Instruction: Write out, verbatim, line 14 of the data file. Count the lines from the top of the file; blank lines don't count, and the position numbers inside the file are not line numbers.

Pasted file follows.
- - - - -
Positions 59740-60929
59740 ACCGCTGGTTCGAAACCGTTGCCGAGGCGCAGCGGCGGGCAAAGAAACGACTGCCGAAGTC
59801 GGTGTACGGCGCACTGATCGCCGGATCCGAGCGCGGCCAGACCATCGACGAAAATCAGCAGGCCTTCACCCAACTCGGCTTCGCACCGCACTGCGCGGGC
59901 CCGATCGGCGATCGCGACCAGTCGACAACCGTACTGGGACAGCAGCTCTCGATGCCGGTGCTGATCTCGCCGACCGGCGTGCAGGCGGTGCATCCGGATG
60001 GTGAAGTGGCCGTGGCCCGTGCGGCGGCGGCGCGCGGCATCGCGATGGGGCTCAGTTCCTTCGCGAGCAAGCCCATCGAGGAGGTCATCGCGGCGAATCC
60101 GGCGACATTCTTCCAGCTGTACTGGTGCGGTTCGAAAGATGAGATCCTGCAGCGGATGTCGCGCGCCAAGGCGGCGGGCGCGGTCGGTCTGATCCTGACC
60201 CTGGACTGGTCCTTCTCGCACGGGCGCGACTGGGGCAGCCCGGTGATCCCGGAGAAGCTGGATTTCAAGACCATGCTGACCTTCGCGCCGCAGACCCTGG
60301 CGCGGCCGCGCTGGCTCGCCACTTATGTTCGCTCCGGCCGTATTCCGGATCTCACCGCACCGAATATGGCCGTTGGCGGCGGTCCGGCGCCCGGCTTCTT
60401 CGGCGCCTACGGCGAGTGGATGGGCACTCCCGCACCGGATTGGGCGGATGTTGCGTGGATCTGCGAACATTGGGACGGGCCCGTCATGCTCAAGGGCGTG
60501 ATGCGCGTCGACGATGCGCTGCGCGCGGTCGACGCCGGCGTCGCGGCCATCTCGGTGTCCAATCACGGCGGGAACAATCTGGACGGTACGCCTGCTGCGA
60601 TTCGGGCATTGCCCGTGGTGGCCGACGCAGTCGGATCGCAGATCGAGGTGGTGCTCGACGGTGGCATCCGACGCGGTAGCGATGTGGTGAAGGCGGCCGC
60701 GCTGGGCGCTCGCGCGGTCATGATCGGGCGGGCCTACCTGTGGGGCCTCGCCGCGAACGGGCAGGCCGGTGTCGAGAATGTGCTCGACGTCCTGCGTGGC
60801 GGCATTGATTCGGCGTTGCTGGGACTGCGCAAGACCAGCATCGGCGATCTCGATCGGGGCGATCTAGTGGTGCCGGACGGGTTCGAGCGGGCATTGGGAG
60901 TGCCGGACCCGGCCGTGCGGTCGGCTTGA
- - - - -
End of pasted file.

60901 TGCCGGACCCGGCCGTGCGGTCGGCTTGA